The film: “A League of Their Own.”
The scene: In lieu of male players who have gone off to war, a professional women’s baseball team bats up in 1943 in the American Midwest. The players include long-legged catcher Dottie Hinson (Geena Davis), her kid sister Kit Keller (Lori Petty, pictured) and a one-time dance hall hostess Mae Mordabito (Madonna). Sharing the dugout is their boozing coach, Jimmy Dugan (Tom Hanks).
The look: The men who ran the All American Girls Professional Baseball League dressed the players like dolls in pastel dresses. The management had little regard for the protection of their players’ skin when they slid into bases and their circle skirts went flying, but, hey, they sure looked cute. Costume designer Cynthia Flynt replicated these uniforms almost exactly. (She took liberties with the hemline regulation of the day that had dresses stop at three inches above the knee.)
But every other detail of the uniform is preserved--the team chest patches, the buttons, the zippers, the double socks, the satin shorts underneath to preserve decency--so there’s a genuine sense of history here. Off the field, Flynt does justice to the players’ rural, Midwestern roots (many were farmers or factory workers) and doesn’t over-glamorize them. There’s a real sense of Americana. Few wear jewelry and most of their straw hats look as flat as proverbial pancakes and worn out. Mostly they wear simple blouses, cardigans and full skirts or day dresses cut just below the knee and slight platform pumps, sandals or saddle shoes.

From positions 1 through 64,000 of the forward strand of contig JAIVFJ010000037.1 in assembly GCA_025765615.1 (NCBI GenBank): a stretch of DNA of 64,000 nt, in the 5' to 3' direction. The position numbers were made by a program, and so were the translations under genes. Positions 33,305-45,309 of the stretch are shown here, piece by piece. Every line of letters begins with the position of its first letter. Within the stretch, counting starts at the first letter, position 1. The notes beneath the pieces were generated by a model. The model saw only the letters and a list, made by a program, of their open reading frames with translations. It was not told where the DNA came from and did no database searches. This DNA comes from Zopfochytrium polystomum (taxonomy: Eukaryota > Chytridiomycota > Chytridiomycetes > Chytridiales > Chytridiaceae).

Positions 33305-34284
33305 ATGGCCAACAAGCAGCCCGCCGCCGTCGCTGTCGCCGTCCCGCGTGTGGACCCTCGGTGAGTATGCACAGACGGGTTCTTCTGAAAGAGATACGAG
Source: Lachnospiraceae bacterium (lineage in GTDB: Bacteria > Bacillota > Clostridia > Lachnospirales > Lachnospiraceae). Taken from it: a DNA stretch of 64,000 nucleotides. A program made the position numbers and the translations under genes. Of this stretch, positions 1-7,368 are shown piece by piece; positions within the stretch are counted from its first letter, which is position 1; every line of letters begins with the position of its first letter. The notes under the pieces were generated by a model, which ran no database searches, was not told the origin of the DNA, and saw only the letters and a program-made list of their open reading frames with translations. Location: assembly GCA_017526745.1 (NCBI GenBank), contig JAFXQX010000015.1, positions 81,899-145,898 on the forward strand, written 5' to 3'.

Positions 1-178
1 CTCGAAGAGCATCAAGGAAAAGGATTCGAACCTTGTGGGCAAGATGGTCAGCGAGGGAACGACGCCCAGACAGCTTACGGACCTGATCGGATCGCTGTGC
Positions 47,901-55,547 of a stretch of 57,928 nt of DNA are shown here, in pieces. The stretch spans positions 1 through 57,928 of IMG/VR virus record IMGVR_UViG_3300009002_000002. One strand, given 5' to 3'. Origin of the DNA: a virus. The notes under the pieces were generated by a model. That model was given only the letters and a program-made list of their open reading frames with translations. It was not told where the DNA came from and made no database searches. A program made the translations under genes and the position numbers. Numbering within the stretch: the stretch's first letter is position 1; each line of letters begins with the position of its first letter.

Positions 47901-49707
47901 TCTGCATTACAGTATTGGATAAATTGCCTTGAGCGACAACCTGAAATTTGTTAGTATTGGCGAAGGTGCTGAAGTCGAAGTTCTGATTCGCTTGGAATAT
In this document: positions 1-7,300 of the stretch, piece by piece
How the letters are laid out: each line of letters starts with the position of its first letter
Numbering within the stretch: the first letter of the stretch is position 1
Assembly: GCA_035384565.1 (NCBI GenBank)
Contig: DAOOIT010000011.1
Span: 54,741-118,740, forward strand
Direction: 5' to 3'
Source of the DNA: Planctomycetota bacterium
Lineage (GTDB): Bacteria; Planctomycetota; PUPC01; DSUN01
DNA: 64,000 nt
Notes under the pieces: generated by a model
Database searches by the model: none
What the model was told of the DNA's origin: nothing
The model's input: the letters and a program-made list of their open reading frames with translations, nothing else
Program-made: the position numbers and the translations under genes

Dottie may be the star player, but fashionwise she’s no better or worse off than the rest. OK, once she turns up in the prettiest monogrammed sweater and another time in a sweet lilac dress, but you get the feeling that those are the top of the line for her. Fashion trends are in evidence too--Hawaiian prints had become popular, and Mae and Kit both show up in Hawaiian-floral dresses, and Dottie, Kit, Evelyn (Bitty Schram) and her son all show up in sailor-style shirts or slacks, a style that stood for wartime patriotism.
The men, including Hanks’ Jimmy, scout Ernie Capadino (Jon Lovitz) and PR man Ira Lowenstein (David Strathairn), wear loosely tailored suits in browns and tans with significantly ugly printed ties. (Were all ‘40s ties so bad?)
The sources: All uniforms were custom-made at Sportsrobe. Civilian clothes are a mix of Flynt’s new designs and vintage picks culled from thrift shops and antique stores throughout the Midwest.
The payoff: Flynt plays more for realism than theatrics, and the result is believable cheesecake.